Quite a few employment law developments from the California Legislature in 2023! Sick leave minimums were increased overall and new leave entitlements for reproductive loss were implemented. The legislature also opened up alternative Labor Code violation enforcement avenues and enhanced retaliation protections. Rehire rights were extended and expanded and workplace violence prevention plans are now required.
SB 497 enhances the protections against employer retaliation in three Labor Code sections. First, SB 497 amends Labor Code sections 98.6 and 1197.5 to state that if an employer engages in any action prohibited by either provision within 90 days of the employee’s protected activity, there is a rebuttable presumption in favor of the employee’s claim. Second, SB 497 amends Labor Code section 1102.5, which protects employees against retaliation for whistleblowing activity, to broaden the available civil penalties.
During the height of the COVID-19 pandemic, the Legislature enacted Labor Code section 2810.8, which provided certain employees who were laid off due to a reason related to the COVID-19 pandemic with recall and rehire rights. SB 723 extends these rights to December 31, 2025. The bill also expands the definition of who counts as a “laid-off employee” entitled to recall and rehire rights.
SB 553 adds section 6401.9 to the Labor Code and requires employers to develop a workplace violence prevention plan by July 1, 2024. The mandate applies to all employers, with only some narrowly defined exceptions (e.g., health care facilities that are already required to implement workplace violence prevention plans).
SB 365 is not an employment-related bill per se, but it will have significant implications for that area of law. The bill amends Code of Civil Procedure section 1294, which discusses appealable orders in arbitration proceedings. Specifically, it states that an aggrieved party may appeal from an order dismissing or denying a petition to compel arbitration.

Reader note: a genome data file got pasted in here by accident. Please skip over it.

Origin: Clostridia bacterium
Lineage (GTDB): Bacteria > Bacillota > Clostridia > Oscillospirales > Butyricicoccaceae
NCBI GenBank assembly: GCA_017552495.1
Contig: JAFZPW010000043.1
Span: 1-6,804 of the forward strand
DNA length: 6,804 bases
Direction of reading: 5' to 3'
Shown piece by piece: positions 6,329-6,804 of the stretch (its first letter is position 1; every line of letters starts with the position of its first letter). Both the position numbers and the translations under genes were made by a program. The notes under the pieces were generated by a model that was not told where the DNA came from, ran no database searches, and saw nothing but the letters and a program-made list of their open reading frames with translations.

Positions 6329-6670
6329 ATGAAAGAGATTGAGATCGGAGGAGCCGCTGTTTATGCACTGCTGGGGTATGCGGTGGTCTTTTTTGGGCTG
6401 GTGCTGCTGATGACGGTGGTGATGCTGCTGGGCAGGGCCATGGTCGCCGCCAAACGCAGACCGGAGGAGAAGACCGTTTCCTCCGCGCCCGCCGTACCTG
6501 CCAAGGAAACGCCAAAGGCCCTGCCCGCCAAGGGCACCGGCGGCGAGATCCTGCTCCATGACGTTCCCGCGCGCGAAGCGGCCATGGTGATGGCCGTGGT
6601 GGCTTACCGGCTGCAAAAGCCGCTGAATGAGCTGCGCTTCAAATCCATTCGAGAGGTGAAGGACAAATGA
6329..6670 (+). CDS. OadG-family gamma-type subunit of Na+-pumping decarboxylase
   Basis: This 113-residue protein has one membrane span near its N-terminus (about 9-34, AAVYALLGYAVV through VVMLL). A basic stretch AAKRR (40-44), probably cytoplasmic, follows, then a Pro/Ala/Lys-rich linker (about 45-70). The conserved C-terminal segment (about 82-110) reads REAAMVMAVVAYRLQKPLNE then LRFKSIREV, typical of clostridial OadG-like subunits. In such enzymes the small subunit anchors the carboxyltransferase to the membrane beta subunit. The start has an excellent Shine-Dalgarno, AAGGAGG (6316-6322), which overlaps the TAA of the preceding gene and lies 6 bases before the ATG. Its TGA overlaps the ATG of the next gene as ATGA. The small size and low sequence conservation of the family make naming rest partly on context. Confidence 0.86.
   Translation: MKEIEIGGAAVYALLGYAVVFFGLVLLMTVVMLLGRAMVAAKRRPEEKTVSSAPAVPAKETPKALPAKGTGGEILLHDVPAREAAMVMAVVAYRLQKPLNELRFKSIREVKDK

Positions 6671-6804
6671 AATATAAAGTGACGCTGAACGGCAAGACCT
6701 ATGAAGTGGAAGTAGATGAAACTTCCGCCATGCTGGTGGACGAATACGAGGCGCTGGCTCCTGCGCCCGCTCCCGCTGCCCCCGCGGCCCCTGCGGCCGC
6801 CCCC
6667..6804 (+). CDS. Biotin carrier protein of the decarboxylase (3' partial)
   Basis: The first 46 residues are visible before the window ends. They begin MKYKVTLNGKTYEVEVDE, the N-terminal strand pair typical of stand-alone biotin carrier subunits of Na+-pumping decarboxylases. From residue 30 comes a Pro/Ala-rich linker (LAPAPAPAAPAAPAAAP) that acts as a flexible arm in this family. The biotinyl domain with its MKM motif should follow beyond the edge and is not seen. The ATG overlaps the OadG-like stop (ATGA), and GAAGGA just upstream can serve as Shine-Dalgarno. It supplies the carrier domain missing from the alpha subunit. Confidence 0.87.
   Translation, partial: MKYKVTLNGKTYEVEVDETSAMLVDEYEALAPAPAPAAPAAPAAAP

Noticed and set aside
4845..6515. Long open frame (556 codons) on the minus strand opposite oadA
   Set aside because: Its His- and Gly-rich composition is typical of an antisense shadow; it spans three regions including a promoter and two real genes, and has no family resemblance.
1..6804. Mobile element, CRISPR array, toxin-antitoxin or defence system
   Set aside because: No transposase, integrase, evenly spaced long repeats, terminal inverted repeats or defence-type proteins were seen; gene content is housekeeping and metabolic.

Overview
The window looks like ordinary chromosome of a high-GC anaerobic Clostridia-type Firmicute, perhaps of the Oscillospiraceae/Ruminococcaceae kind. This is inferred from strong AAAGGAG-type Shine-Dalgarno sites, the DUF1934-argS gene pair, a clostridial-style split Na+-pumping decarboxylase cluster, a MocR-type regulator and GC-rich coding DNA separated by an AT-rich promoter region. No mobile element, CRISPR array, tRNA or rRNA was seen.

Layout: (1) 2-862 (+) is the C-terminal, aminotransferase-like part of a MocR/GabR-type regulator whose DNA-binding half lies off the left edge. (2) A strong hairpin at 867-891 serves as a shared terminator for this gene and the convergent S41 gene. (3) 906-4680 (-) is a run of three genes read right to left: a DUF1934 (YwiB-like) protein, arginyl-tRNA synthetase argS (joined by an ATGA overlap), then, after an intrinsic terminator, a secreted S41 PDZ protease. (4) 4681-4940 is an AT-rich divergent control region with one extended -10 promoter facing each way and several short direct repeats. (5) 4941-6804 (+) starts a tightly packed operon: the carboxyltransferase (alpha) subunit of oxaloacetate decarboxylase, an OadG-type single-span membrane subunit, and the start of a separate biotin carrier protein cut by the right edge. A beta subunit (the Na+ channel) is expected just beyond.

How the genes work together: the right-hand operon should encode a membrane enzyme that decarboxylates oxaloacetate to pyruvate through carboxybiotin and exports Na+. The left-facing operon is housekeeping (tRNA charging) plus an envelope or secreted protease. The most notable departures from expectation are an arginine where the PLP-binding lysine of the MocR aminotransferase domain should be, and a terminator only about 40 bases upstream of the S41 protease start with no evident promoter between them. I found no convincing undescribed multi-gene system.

AB 594 permits a variety of “public prosecutors” to enforce certain provisions of the Labor Code. Specifically, the bill permits the California Attorney General, a district attorney, a city attorney, a county counsel, and “any other city or county prosecutor” to prosecute a civil or criminal action for violations of the wage and hour provisions of the Labor Code.
SB 616 increases workers’ paid sick days from three per year to at least five per year, while also increasing the accrual and carryover amounts.
SB 848 will require private employers with five or more employees and public employers regardless of size to provide up to five days of reproductive loss leave when requested by an employee following a reproductive loss event. Reproductive loss events include failed adoptions, failed surrogacies, miscarriages, stillbirth, and unsuccessful assisted reproduction, as those terms are defined in the statute. An employee may be considered to have experienced a reproductive loss event if the employee would have been a parent of the child: if, for example, the adoption had been completed, or if the child had been born as a result of surrogacy or pregnancy.